In 1959, Bill Levitt agreed to buy the Alta Lodge. Fifty years later, on February 4, 2009, guests, employees, and Levitt family members gather in the lodge’s deck room to celebrate. Glasses of champagne wait patiently in hand as Bill honors the occasion with a few of his famous Alta stories.
Bill tells first of the Alta Lodge’s origins, built in 1939 by the Denver and Rio Grande Railroad as Alta’s first ski lodge. Barely completed, the lodge was taken over by the US Army during World War Two to train soldiers on skis for the mountains of Europe.
In 1954, Bill Levitt came to Alta and stayed at the 14-room Alta Lodge for the first time.
“I had been to ski hotels out East,” says Bill, a native New Yorker, “but this place was different.”
What Bill remembers most about Alta Lodge is the community.
“Everyone knew each other,” says Bill. “We were talking, square dancing, and playing poker games. Fifty cents was a big bet.”
In 1959, when Alta Lodge owner and Bill’s friend Jay Lauchlan suggested that Bill buy the lodge, Jay drove anything but a hard bargain.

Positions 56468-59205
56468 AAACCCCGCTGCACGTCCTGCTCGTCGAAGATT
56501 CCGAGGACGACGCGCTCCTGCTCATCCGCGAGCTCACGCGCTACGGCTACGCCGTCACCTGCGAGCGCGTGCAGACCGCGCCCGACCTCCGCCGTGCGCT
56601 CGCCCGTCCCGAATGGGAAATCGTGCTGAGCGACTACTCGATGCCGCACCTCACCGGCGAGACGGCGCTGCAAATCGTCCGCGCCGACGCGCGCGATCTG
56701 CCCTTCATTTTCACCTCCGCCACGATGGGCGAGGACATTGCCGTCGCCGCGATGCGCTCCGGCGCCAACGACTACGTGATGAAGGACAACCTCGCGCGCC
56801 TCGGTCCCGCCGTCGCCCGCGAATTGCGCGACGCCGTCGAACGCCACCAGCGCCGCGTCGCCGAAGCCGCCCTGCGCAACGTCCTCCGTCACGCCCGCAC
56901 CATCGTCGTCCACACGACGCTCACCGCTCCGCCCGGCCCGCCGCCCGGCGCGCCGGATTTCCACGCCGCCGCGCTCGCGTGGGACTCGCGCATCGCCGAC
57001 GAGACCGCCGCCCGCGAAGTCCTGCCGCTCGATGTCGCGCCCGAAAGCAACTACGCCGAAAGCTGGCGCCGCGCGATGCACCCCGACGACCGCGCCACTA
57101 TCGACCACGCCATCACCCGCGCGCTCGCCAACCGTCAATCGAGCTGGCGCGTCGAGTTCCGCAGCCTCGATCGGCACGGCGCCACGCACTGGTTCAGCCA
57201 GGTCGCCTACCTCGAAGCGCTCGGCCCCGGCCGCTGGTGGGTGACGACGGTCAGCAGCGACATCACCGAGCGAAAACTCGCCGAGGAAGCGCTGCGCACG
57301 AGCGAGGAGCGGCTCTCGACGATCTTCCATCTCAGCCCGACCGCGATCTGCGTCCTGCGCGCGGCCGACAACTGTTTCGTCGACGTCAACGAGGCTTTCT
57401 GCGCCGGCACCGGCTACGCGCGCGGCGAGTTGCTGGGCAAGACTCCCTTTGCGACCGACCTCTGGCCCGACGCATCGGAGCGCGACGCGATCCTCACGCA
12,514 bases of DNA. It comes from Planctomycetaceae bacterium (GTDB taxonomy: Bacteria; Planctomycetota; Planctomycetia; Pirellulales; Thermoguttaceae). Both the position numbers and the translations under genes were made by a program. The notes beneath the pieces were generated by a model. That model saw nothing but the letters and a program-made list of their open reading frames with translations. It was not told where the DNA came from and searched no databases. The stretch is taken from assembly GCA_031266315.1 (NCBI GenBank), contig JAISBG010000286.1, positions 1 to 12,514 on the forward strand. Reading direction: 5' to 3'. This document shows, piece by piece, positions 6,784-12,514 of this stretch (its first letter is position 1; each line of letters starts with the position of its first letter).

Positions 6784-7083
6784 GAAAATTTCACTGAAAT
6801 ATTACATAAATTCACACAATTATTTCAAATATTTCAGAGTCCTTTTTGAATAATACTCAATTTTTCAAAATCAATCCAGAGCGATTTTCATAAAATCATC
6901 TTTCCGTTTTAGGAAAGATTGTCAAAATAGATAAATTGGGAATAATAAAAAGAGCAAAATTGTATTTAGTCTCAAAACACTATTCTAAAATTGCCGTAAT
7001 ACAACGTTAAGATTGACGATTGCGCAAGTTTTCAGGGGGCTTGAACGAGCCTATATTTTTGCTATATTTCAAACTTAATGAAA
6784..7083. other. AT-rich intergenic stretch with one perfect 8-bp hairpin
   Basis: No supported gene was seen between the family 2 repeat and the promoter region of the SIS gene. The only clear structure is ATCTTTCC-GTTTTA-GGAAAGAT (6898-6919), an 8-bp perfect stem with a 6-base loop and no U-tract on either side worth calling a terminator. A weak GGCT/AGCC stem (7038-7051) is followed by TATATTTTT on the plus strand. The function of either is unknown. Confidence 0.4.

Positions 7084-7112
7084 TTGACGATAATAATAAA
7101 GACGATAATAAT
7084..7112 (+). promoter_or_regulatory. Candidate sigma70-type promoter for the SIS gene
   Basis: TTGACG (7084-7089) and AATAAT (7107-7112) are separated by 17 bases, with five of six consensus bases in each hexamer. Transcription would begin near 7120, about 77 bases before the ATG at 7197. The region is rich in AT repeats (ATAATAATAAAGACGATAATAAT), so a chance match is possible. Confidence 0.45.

“Well, what do you want for the place?” asked Bill.
Jay threw out a price, and Bill quickly agreed, “That’s fine.”
A few days later, Bill remembers, “Jay called and said the amount he quoted was wrong.”
“It’s less,” said Jay.
A couple of weeks later Jay called back, sounding very nervous.
“It’s still less!” admitted an ashamed Jay.
To this day, money takes a backseat to friendship and tradition at Alta Lodge.
Looking over the smiling crowd, filled champagne flutes awaiting the toast, Bill speaks of his sacred obligation to keep the tradition going:
“This is a part of skiing that has changed. Now it’s building condominiums and real estate. Except for one place: Alta.”
The Levitt family is still involved in the day-to-day operations of the lodge, from Mimi, Bill’s wife, to Cassie, Bill’s youngest daughter, who stands to his left as he’s speaking.
Bill sees many more years of Levitt ownership and tradition in the future:
“I have a great granddaughter now, who I assume will eventually work here. We don’t have to pay family, so it’s cheap labor.”
Bill’s joke is greeted with laughter. The group of smiling faces seems comforted. Perhaps they believe, that even as the world changes, Alta Lodge will keep the tradition alive.
Cassie Levitt raises her glass high in a toast. A hundred glasses join in.
“To the Alta Lodge.”
Clinking. Sipping. Smiling.
Years ago, shortly before Jay Lauchlan’s death, Bill had told Jay, “Now I see why you sold me the lodge. You were selling me the tradition.”
“Well,” Bill asked, “How’d I do?
“You did great,” said Jay.